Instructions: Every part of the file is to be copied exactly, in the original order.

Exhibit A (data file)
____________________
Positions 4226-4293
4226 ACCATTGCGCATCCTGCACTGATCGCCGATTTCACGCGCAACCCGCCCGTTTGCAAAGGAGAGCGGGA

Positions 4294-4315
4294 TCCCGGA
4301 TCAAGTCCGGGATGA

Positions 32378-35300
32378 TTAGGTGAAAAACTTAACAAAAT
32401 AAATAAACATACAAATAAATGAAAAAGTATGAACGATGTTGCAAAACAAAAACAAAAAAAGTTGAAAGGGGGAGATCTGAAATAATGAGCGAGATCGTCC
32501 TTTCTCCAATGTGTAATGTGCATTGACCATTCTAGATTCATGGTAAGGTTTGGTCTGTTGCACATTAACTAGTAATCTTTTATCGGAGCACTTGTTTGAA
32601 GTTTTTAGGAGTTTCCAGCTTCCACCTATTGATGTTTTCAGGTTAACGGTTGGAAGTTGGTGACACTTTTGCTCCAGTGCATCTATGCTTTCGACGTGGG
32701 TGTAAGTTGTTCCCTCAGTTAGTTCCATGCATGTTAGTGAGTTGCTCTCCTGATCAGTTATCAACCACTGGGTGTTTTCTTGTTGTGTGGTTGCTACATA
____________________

Positions 4226-4293
4226 ACCATTGCGCATCCTGCACTGATCGCCGATTTCACGCGCAACCCGCCCGTTTGCAAAGGAGAGCGGGA

Positions 4294-4315
4294 TCCCGGA
4301 TCAAGTCCGGGATGA

Positions 32378-35300
32378 TTAGGTGAAAAACTTAACAAAAT
32401 AAATAAACATACAAATAAATGAAAAAGTATGAACGATGTTGCAAAACAAAAACAAAAAAAGTTGAAAGGGGGAGATCTGAAATAATGAGCGAGATCGTCC
32501 TTTCTCCAATGTGTAATGTGCATTGACCATTCTAGATTCATGGTAAGGTTTGGTCTGTTGCACATTAACTAGTAATCTTTTATCGGAGCACTTGTTTGAA
32601 GTTTTTAGGAGTTTCCAGCTTCCACCTATTGATGTTTTCAGGTTAACGGTTGGAAGTTGGTGACACTTTTGCTCCAGTGCATCTATGCTTTCGACGTGGG
32701 TGTAAGTTGTTCCCTCAGTTAGTTCCATGCATGTTAGTGAGTTGCTCTCCTGATCAGTTATCAACCACTGGGTGTTTTCTTGTTGTGTGGTTGCTACATA